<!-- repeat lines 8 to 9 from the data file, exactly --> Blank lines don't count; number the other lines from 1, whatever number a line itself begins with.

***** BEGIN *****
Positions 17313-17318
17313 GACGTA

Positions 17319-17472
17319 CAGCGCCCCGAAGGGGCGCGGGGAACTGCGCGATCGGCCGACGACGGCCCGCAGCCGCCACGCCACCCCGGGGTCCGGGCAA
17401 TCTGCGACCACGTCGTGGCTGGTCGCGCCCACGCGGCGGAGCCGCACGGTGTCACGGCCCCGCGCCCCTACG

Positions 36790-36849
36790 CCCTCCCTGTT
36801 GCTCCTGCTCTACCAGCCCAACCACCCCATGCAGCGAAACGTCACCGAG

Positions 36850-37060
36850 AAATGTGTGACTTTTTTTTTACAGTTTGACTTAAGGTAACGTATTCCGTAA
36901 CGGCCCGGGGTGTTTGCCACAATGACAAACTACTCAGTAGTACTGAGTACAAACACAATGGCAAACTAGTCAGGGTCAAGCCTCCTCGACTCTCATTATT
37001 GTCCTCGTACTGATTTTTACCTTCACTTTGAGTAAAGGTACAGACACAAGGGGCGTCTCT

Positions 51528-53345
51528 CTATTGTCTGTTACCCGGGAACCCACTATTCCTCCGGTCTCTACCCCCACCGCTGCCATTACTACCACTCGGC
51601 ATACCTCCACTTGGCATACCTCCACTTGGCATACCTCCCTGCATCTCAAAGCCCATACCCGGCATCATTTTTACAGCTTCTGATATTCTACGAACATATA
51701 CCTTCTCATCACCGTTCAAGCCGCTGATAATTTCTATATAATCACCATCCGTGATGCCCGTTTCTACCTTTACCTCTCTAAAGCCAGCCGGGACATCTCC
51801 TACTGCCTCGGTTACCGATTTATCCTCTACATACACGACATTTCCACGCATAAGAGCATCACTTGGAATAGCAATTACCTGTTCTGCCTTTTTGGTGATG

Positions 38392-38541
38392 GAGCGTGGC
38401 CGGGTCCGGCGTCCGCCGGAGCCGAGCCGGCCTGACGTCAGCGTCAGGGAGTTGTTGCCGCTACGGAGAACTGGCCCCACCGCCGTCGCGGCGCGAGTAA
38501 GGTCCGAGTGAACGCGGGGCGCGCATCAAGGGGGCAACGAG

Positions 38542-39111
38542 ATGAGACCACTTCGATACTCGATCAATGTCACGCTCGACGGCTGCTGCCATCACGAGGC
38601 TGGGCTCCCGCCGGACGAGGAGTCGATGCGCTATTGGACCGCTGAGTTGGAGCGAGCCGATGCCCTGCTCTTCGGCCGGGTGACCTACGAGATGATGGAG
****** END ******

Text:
36801 GCTCCTGCTCTACCAGCCCAACCACCCCATGCAGCGAAACGTCACCGAG

Positions 36850-37060